Child holding sparkler at home at New Years Eve, enjoying happy evening with family
tatyana_tomsickova/istockphoto

5. Playing with Fireworks

Despite being illegal in many states, kids would often handle fireworks all by themselves as they watched the nsky light up with all kinds of dazzling colors and shapes. But the lack of proper safety measures and adult supervision made this a hazardous activity. Burns, injuries from explosions, and even fires were not uncommon. Today, fireworks are heavily regulated and usually left to professionals.

Kids enjoying Spring. They are riding through a field of dandelions.Nikon D850
Imgorthand/istockphoto

6. Biking Without Helmets

Back in the day, biking around town or through rugged trails without a helmet was the norm. Protective gear like helmets and knee pads were seen as unnecessary, or even uncool. But this lack of protection would often result in preventable head injuries. Now, helmet use is widely encouraged and is often required by law. "This was normal," writes one Redditor who grew up in the '70s. "Mode of transportation was a bike — no cell phones, no computers. Honestly, the '70s were a great time to be a kid."

Ranch Life still exists! Hard-Working, Strong American People Living and Working “All-Hands-on-Deck” on a Multi-Generational, Family-Owned Ranch in Small Town America in Telluride, near Montrose in the Western Slope of Colorado.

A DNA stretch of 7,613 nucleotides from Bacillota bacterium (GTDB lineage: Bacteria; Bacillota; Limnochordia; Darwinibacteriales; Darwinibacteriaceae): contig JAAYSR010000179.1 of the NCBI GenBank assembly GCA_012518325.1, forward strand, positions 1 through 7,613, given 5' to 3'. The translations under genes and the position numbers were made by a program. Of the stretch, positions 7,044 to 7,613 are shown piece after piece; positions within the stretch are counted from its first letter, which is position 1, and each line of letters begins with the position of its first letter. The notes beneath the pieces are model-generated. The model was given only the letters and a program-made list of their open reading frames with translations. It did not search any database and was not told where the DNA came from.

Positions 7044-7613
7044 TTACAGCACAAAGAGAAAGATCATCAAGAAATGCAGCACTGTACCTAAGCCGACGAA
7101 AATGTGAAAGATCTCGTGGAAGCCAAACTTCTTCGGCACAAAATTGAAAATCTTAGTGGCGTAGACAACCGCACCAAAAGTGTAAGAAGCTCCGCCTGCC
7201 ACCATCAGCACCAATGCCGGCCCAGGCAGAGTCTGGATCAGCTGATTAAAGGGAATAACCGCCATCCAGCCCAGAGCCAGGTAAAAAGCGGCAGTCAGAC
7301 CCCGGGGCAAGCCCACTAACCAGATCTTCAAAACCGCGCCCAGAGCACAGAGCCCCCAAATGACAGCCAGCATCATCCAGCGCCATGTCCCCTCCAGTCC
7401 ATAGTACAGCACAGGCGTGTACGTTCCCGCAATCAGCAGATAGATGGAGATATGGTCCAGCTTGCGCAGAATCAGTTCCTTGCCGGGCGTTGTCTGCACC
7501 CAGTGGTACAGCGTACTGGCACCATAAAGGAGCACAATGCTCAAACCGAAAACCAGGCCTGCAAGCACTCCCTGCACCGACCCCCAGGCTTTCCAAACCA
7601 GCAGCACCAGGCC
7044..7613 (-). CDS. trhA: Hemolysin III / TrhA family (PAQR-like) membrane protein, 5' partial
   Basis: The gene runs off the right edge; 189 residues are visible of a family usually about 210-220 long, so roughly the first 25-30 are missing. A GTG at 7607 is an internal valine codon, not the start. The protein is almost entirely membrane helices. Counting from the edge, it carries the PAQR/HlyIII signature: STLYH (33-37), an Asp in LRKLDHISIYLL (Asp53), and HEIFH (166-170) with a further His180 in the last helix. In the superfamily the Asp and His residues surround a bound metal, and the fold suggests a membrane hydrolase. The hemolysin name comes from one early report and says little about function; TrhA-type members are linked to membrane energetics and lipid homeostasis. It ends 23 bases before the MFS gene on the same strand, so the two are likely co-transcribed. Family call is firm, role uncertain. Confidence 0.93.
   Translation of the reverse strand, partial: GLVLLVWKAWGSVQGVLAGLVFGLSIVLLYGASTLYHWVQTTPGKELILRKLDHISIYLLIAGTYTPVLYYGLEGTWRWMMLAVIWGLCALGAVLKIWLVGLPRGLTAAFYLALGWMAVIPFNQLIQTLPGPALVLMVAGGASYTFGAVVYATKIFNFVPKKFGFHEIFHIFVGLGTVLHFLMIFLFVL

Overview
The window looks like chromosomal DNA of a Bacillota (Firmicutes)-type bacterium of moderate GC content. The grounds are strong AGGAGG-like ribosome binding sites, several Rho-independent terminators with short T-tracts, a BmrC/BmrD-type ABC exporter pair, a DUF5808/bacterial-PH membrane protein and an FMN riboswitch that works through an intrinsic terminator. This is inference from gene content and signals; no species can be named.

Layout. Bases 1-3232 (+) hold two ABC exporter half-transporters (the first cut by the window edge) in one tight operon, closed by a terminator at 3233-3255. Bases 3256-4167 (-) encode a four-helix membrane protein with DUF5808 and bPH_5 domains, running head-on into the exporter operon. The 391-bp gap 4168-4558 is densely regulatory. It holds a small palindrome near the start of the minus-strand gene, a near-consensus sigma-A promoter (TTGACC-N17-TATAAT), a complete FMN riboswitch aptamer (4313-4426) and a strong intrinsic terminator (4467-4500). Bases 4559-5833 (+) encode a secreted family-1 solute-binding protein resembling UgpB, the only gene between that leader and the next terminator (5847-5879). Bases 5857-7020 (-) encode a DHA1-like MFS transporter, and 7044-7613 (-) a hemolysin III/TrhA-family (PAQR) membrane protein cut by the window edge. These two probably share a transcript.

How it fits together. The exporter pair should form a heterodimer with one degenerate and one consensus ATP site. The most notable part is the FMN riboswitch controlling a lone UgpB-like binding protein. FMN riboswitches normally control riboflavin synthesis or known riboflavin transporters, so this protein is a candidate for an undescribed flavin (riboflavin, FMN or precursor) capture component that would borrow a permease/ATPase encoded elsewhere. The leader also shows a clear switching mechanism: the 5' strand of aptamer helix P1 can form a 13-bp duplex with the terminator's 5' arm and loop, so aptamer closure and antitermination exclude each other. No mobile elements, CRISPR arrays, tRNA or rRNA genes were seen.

Jeremy Poland/istockphoto

7. Exploring Abandoned Buildings

Is it just me, or were we all a LOT more daring and fearless as kids? Perhaps that's why the allure of old, abandoned buildings was so captivating. I remember routinely sneaking into dilapidated old buildings while being completely unaware of the structural dangers, potential for collapse, or hazardous materials like asbestos. But what felt like a daring adventure could have serious health and safety consequences.

Wide shot of three playful carefree kids, two girls and boy, climbing tree and sitting on branch in green park on summer day
Comeback Images/istockphoto

8. Climbing Trees and Structures

Climbing to great heights in trees or playgrounds without adult supervision was another popular pastime. Not only was it fun, it also offered a feeling of triumph and a bird’s-eye view of the world. Though falls were just as common, scraped knees and bruised elbows were just part of the summertime fun. While tree-climbing hasn't disappeared, it's often more regulated or discouraged in public spaces today.

Lost child holding an old lamp in an apocalyptic environment
Divaneth-Dias/istockphoto

9. Staying Out Past Curfew

While the general rule was to “come back when the streetlights turn on," as one Redditor points out, sometimes we'd stay out long after dark or until we'd hear our parents ushering us home. "I wouldn't come home until nearly dark when I heard my dad's whistle. So nostalgic," writes one user, while another adds, "[The whistle] that meant cut all convo, get on your bike, and pedal home." Ah, good times.

This article was produced and syndicated by MediaFeed.

Heinrich Klaffs / Wikimedia Commons
Heinrich Klaffs / Wikimedia Commons